Color: Color Wheel
The color wheel is comprised of main colors (on the
outer ring): red, purple, blue, green, yellow, and orange.
The inner ring are pastel versions of the main colors. If
there was a third outer ring, it would be a darker shade.
The colors orange, red, and yellow are known
as the warm colors. These colors are bright, cheerful,
and are associated with anything hot which is why they are
aptly called warm colors.
Purple, blue, and green, on the other hand
are the cool colors. These three colors are are often
used in shadows among other things which is why they are
called cool colors.
Some useful terms that you should familiarize yourself
Hue - A pure color; the color itself (red, yellow, blue,
Intensity - refers to the brightness of a color.
In order to lower a colors intensity(dull down), add a small
amount of its complement; its opposite color(more about
complements later). For example, to dull down red, add a
bit of green. If equal amounts of red and green are mixed,
the color becomes brown not a dulled down red.
Value - refers to the lightness or darkness of a
color. For example, to lighten a color add white.
Primary Colors - red, yellow, and blue. They are
the basic colors that make up all the other colors of the
color wheel. For example, if you mix red and yellow - you
get the secondary color: orange. Mix red and blue - you
get purple. Mix blue and yellow- you get green. And from
there you can create tertiary colors like turquoise (a blue
green color) or fuschia (a red purple color).
Secondary Colors - orange, violet, and green. These
are made mixing any of the primary colors as explained above.
Tertiary Colors - Colors made by mixing a primary
and its secondary color.
Neutral Colors - when equal amounts of two complementary
colors are used, a neutral grey or brown is made.
Colors adjacent to each other are called Analogous
Colors. These colors are beside each other in the color
wheel such as red and orange, green and yellow, green and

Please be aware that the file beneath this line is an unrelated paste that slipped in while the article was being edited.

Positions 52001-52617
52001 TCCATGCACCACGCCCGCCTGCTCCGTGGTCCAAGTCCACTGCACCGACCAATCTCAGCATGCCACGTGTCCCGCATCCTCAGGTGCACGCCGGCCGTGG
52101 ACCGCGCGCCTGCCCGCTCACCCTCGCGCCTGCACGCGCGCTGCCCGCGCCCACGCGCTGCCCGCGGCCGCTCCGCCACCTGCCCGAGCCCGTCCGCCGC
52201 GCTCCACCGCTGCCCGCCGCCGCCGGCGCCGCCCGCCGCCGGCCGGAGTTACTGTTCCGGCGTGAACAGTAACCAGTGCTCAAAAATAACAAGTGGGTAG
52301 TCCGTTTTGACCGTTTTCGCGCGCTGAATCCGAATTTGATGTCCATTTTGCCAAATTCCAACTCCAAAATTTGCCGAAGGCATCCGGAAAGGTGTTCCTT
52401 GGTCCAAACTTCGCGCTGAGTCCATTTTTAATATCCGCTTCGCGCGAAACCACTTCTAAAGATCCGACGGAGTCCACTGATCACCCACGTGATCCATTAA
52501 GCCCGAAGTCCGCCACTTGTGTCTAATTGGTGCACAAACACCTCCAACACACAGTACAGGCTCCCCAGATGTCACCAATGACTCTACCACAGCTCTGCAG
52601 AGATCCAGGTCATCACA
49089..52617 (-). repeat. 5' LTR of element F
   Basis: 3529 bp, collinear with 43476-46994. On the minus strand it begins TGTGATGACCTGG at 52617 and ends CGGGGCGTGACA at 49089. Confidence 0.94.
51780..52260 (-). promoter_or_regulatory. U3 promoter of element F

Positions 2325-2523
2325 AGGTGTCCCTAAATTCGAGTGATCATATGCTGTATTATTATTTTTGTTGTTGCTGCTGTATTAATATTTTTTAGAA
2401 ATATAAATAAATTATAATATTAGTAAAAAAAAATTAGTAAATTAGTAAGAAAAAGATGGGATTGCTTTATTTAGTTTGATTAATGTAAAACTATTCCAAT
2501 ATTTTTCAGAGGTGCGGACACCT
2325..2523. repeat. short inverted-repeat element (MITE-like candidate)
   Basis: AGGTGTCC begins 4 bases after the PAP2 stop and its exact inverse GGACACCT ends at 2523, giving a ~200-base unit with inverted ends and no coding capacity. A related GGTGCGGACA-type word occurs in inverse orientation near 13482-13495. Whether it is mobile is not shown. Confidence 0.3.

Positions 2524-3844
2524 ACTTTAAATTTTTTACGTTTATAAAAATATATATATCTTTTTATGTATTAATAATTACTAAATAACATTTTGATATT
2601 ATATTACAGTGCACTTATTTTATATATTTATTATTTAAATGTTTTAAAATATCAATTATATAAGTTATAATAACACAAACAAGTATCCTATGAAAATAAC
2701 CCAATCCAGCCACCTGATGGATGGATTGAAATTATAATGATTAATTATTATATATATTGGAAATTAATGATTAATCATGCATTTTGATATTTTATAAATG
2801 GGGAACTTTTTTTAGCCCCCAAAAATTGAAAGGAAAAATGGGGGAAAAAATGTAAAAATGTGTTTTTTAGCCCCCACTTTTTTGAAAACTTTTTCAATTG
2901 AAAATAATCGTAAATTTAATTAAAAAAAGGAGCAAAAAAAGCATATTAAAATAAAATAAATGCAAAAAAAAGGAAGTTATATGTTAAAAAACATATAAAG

blue, blue and purple, etc.
Colors across from each other are called Complementary
Colors. Colors such as purple and yellow, green and
red (x-mas colors!), and blue and orange can be matched
If you try to match colors that are not Complementary
or Analogous, they do not fit together as well. Try to stick
to using complimentary and analogous colors as much as possible.
If you want to use other color coordination besides the
one's mentioned, you may do so but you might have to take
up a bit of time mixing and matching.
The Other Color Wheel: CMY
The color wheel described above is the traditional color
wheel where the main colors are grouped based on the
classic methods of mixing color through paints. These are
RGB (red, green, blue). With the advant of computers
and printing, a new color wheel emerged called CMY
(cyan, magenta, yellow) color wheel as seen on the right.
So, which one should you use? Either one is usable though most people
tend to favor RGB in general over CMY.
1. When using color, you have to consider other colors
as well. For example, if you use a white background as the
colorwheel above right, the colors in the wheel look brighter
whereas the colors with the black background above look
darker. Colors take on the "effect" of the color
When you create a character, your choice of color will make
the character look either a good guy or a bad guy. Good
guys usually have "lighter" color clothing as
opposed to bad guys which have "darker" shades
of color. This does not mean that you have to give your
good guy character's all pastel colors -- what it means,
for example, is that if a good guy has a blue shirt then
as a bad guy the shirt color will be blue also but in a
3. Look at the composition of the colors in
a picture. Try to achieve balance. Take this example here
to the left. When I colored this guy, the orange stood
out a lot. I mean a lot!! To dull down the orange I used
a dark blue background - orange's complementary color. That
is balance. Try to consider it when you color your drawings
or other images.